Proposed zoning modifications, such as the mixed-use overlay district, are just one of the many ways officials are hoping to change the housing market on the Cape. The panel was in agreement about this: with a region as diverse as Cape Cod, each community will need to engineer its own unique and creative solutions to the housing problem.
“In our office in the past month, we have had over 50 households coming in… they’re fully employed, their house had sold to someone else who is moving in and they have no place to go,” Ms. Magnotta said. “There are literally no rentals; we have less than a 1 percent vacancy of rentals on the Cape year-round… We’re seeing it escalate because of the COVID situation when any white-collar worker can work from anywhere they want. So they choose their favorite vacation destination and now they’re coming here, which is great. So it’s not an ‘or’; it’s an ‘and.’ But the only way for it to be an ‘and’ is for us to start on housing production.”
Ms. Magnotta also brought up the topic of accessory dwelling units, or ADUs, which are smaller residential units that exist on the same property as the main home and belong to the same owner. These year-round rental units, which fell out of style sometime during the 20th century, provide the homeowner with income through rent and allow for an increase in population density without having to introduce major construction projects to the area.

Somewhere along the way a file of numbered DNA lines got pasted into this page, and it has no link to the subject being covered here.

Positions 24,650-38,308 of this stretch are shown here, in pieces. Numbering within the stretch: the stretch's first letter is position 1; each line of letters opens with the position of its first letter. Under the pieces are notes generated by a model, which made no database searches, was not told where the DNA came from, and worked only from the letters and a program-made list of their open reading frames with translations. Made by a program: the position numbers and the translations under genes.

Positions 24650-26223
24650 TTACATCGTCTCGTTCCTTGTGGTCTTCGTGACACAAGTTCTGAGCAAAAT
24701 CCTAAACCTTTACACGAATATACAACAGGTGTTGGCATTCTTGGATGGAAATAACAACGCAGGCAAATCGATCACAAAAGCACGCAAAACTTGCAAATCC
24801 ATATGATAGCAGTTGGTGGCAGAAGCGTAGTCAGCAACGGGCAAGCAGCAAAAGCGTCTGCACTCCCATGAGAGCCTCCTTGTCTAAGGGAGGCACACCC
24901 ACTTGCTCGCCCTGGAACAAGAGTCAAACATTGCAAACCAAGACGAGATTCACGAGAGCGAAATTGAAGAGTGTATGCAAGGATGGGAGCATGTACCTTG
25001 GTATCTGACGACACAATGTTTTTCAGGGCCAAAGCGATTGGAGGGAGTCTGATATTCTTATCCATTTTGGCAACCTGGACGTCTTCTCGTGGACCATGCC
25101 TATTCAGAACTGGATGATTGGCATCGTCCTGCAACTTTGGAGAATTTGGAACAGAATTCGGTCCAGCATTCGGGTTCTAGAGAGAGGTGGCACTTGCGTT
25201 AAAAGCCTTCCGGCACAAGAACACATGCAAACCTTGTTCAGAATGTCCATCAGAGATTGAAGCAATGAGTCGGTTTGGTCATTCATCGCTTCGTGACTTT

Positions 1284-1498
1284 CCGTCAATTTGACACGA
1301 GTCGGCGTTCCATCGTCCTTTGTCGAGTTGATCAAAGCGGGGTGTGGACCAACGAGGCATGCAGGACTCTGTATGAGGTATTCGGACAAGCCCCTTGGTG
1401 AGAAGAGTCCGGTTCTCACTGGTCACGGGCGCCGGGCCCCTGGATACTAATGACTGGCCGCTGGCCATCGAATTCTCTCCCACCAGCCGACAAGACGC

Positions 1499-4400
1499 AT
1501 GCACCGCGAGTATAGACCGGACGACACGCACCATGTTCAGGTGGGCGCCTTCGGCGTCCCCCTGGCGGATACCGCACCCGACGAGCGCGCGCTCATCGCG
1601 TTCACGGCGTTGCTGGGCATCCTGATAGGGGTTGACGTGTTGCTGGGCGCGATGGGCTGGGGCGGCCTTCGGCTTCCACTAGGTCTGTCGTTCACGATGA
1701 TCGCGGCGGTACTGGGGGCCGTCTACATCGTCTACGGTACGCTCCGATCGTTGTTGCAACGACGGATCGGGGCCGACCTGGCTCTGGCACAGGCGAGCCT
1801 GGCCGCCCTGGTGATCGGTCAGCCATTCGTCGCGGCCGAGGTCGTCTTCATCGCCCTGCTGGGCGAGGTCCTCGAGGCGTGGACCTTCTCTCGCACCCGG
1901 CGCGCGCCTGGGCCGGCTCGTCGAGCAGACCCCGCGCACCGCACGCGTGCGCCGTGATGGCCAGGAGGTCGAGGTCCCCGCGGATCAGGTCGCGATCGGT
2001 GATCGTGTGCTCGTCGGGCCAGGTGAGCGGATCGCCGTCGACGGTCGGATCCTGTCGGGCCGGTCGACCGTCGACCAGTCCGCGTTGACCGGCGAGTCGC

“What I’m finding in the research is that accessory dwelling units are very similar to solar panels when we were trying to get them on the roofs, so that homeowners would participate in clean energy and solve this community problem,” Ms. Magnotta said. “With accessory dwelling units, we have the opportunity to do the same thing: we incentivize the homeowner; we have favorable loan products; and we have technical assistance available. With all of the same components of the solar panels, we can bring more ADUs online.”
The only potential issue with creating more ADUs in Falmouth would be homeowners’ opting to rent out their ADU as an Airbnb to generate more income as opposed to a year-round rental. Ms. Magnotta said that there the pilot program would ideally have a built-in monitoring system to ensure that ADUs are used as year-round rentals for residents rather than short-term tourist stays. The ADU program would also offer assistance to homeowners who are interested in adding an ADU to their property but do not know where to start. With a program like this, she said, hundreds of rental units could spring up over the course of a few months.
“We’ve managed to put a lot of money to work over the course of the past few years but it’s not enough, and that’s part of the reason why we filed $1 billion in ARPA funds, primarily focused on housing,” Gov. Baker said. “The lieutenant governor and I love the Town of Falmouth, but if we don’t do something more than we’ve done—whether it’s senior housing, downtown housing, workforce housing, affordable housing—and also put some serious elbow grease into home ownership, we’re simply never going to get to where we need to get to if we want to make this a place where people of regular and modest means can find a way to put a stick in the ground and make a living and make a life.”